Ask people about the current
state of firearms ownership in the United States, and you likely will get two
very differing opinions. Some will say the federal government is overly
intrusive and abusing, if not outright violating, the Second Amendment. Others
might say federal, state and local governments do not do enough to curb
firearms violence, and many with such an opinion flat out want to abolish the
Second Amendment and ban firearms ownership altogether.
Yet, there was a time when
high-profile violent acts spurred federal action to do exactly what many
anti-gun liberals and others want done today. Way back in 1929 on St.
Valentine’s Day, Al Capone sent some men disguised as police officers into a
Chicago-area garage to gun down a rival gang leader. The gang leader didn’t
show up, but seven other victims did in what became known as the St.
Valentine’s Day Massacre. That criminal act, and many others during the
“gangster era” of the 1920s and 1030s spurred the federal government to enact
the National Firearms Act of 1934 (NFA).
The NFA mostly targeted the
more popular tools used by criminals of the day, including submachine guns,
like the Browning Automatic Rifle (BAR) and Thompson. The NFA originally taxed
machine guns, along with rifles and shotguns with barrels shorter than 18
inches in length, suppressors and “firearms mufflers.”
The tax was a relatively steep
$200 per item, which made it much more difficult for law-abiding citizens to
afford to buy such firearms. Anyone who did buy an item and paid the tax had to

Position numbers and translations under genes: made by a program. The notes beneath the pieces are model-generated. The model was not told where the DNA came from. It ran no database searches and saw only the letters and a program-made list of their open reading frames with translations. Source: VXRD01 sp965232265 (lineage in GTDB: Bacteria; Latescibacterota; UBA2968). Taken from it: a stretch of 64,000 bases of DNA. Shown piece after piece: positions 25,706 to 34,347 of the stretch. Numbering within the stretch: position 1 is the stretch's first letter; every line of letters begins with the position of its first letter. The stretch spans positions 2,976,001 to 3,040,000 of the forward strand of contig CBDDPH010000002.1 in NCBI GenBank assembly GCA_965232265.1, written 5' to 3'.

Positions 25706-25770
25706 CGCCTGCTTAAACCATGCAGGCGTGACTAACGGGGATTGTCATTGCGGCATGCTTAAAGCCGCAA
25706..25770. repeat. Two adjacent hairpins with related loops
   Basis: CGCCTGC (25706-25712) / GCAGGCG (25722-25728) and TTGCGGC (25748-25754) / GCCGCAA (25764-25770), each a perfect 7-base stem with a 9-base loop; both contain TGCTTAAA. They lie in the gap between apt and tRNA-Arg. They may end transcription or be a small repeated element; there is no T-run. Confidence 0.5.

register it with the federal government. Criminals like Clyde Barrow just stole
them from National Guard armories and did not bother with registration.
The $200 tax remains the same
amount to this day, but the NFA has changed in scope. A rewriting of the NFA in
1968 ensures citizens cannot register existing firearms. It also bans firearms
with bores exceeding 0.5 inches.
Another complementary act, the
Firearms Owners Protection Act of 1986 banned private citizens from possessing
machine guns manufactured after that date. That was great news for those who
already legally owned machine guns, because that greatly increased their value.
Currently, the NFA regulates:
guns, which fire more than one round per trigger pull.
with buttstocks and barrels shorter than 16 inches.
devices, such as grenades.
The NFA is a very powerful tool
that gives the federal government and the President a great deal of leverage
over firearms owners. The recent banning of bump stocks as firearms accessories
is a perfect example. That came after Stephen Paddock used one or more during
the deadly mass shooting on Oct. 1, 2017, during an outdoor concert in Las
Many anti-gun politicians want
the federal government to “do something” whenever a mass shooting occurs, or
other violence happens involving firearms that gets a significant amount of
media attention. The most recent example is the Virginia Beach workplace
shootings done with two handguns, at least one of which was equipped with a
Despite suppressors not truly
“silencing” a firearm, popular media and Hollywood movies would have us believe
they virtually do exactly that. Instead, they are about as silent as a very loud
rock concert – lasting a very short duration. Yet, many politicians are now
considering banning suppressors as firearms accessories that are not protected
by the Second Amendment.
Even Pres. Donald Trump has
said he might consider such a move, just as he did with bump stocks. Bump
stocks now are banned by the ATF, and suppressors might be next.
The NFA is a powerful tool for
regulating firearms within reason. But the “common sense” to which many
anti-gun politicians often refer is too lacking when the NFA becomes a tool for
eroding the Second Amendment. With suppressors now in the forefront for the
recent use of at least one in a mass shooting, yet more pressure has risen to
use the NFA to erode gun owner rights.
Eventually, a liberal will win
the White House. It might not be in 2020, or even four years later. But it will
happen. That liberal very likely will have enough support to modify the NFA
further via laws, as well as by presidential order. Some say that is the
situation now, with President Trump. How he handles suppressors might reveal
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